The US economy has started to show signs of deterioration in data such as business surveys and housing, albeit from high current readings. Tailwinds from the corporate tax cuts have started to fade as tighter financial conditions have contributed to the fear that the best of times may be behind us. US consumers, however, have bucked the trend of softening economic data after having been bolstered by the tax cuts, a strong job market, and now cheaper energy prices. This is an encouraging development, as US consumption growth has remained positive despite data showing that many have improved their financial condition by paying down debt.
3rd quarter real GDP shows that the US economy grew at a quarter-on-quarter (QoQ) seasonally-adjusted annualized rate of 3.4% according to the Bureau of Economic Analysis (BEA). Estimates for Q4 2018 real GDP growth are varied, with the Federal Reserve Bank of Atlanta’s GDP estimate at 2.7% and its New York counterpart’s estimate at 2.5% as of December 28th.
The ebb and flow of news on trade war negotiations between the US and China has taken its toll on US businesses when budgeting for future inventory and investment. The uncertainty alone has caused hiccups in economic data as repercussions continue to appear in lagging data. The latest news has been optimistic for the likelihood of a China-US trade deal, with open lines of communication and a 90-day pause in further escalation of tit-for-tat tariff increases. Fair trade and intellectual property theft across countless interested parties are no simple matters and not likely to be solved quickly, but progress can be made if both sides appear to negotiate in good faith by keeping open the lines of communication.
Many US housing markets have started to cool off despite no notable increase in supply of new single-family homes, as affordability has started to become a concern. Although rising mortgage rates are likely the culprit for the softness, they have stabilized in the latter half of Q4 and are still low by historical standards. Data from the National Association of Home Builders showed their Housing Market Index plunged in November and eased further in December, as slowing home sales and contracting traffic weighed heavy.
Inflation data has remained steady, near the Federal Reserve’s (Fed) target, but expectations for future inflation have come way down as odds rise for slowing global growth in 2019 and beyond. With the outlook for global growth lowered, the demand for oil has dropped, for example, and caused oil prices to fall, lowering energy costs and the basket of goods measured for inflation. The market’s expectation for lower inflation is displayed in the chart below.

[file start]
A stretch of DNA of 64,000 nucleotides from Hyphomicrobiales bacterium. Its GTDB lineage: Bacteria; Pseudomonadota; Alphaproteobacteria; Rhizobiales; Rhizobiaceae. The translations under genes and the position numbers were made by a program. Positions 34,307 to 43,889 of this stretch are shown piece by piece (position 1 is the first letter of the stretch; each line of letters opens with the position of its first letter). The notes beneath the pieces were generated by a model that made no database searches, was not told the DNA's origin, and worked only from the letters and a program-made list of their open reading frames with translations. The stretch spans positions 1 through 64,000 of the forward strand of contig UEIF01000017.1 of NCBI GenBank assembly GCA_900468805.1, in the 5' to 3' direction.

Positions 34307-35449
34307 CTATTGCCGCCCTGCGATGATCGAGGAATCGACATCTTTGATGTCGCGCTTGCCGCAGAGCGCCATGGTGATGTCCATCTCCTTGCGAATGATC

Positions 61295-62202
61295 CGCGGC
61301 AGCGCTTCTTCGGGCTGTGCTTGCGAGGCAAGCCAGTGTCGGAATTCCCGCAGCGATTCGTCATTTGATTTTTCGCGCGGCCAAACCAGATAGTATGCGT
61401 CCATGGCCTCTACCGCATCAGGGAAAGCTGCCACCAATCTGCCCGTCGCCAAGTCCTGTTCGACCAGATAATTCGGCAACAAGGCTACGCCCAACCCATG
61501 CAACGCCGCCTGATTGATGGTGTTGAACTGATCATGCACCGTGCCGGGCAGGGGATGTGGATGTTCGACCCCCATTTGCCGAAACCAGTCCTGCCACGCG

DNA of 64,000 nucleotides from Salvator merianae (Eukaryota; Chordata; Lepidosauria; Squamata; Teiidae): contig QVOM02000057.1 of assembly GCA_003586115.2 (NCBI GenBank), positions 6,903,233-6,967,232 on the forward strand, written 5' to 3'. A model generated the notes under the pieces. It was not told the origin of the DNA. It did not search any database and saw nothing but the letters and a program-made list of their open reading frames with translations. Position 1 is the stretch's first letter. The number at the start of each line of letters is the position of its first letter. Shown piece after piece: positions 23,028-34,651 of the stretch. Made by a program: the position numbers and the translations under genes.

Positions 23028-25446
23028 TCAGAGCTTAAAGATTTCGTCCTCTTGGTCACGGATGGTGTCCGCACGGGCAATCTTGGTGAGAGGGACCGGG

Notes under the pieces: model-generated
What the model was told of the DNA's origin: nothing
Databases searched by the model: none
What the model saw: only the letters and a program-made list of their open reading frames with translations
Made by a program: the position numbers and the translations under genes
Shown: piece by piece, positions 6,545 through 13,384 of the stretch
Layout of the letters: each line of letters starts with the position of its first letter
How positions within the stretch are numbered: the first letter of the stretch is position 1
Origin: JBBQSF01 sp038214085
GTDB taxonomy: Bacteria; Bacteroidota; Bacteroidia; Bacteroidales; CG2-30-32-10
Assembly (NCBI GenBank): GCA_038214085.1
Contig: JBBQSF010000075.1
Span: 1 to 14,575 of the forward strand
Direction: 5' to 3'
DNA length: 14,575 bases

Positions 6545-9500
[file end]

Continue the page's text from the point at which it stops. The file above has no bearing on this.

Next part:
The Fed, however, certainly does not believe the economy is going off a cliff and did not yet cease raising interest rates or decreasing the amount of their balance sheet run-off. In their December FOMC meeting announcement, they raised rates ¼ point, to a target 2.25% to 2.50%, yet seemingly begrudging took the opportunity to calm markets by lowering projections of their own path of planned interest rate increases.
Low unemployment and employers unable to find qualified candidates have not contributed to the kind of wage inflation expected with such tight labor conditions, putting less pressure on the Fed to raise rates in the foreseeable future. The bond market has been a better predictor of future interest rates and right now it predicts the Fed should be done raising rates in this tightening cycle, as per the below chart. Lower interest rates are bullish for bonds and stocks.
It was a challenging 4th quarter for US Equity markets as the sugar high from corporate tax cuts started to wear off with lower forward earnings forecasts for members of the S&P 500. The Dow Jones Industrial Average fared slightly better, but still lost -11.31%, while the S&P 500 Index and the Nasdaq Composite fell -13.52% and -17.29%, respectively, on a total return basis. Small-cap stocks, represented by the Russell 2000, were particularly battered down -20.20%.